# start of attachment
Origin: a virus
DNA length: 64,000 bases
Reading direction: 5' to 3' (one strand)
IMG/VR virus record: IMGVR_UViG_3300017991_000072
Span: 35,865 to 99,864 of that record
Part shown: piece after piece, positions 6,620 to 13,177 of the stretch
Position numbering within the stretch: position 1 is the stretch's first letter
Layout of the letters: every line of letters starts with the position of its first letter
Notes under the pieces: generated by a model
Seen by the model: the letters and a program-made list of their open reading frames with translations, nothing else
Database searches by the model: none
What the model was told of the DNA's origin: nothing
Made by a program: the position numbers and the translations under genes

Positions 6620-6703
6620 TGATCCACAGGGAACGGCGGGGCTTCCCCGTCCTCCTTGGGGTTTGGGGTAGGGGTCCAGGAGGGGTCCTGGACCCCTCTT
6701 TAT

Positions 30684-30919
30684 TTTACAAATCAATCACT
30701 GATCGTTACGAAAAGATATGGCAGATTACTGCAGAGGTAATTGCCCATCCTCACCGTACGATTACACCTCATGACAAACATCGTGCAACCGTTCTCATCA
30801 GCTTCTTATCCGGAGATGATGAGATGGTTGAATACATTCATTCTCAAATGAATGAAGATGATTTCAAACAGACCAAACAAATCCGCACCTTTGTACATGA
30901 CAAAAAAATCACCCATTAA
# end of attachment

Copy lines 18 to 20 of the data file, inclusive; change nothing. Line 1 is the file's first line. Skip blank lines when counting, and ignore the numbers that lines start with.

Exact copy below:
30684 TTTACAAATCAATCACT
30701 GATCGTTACGAAAAGATATGGCAGATTACTGCAGAGGTAATTGCCCATCCTCACCGTACGATTACACCTCATGACAAACATCGTGCAACCGTTCTCATCA
30801 GCTTCTTATCCGGAGATGATGAGATGGTTGAATACATTCATTCTCAAATGAATGAAGATGATTTCAAACAGACCAAACAAATCCGCACCTTTGTACATGA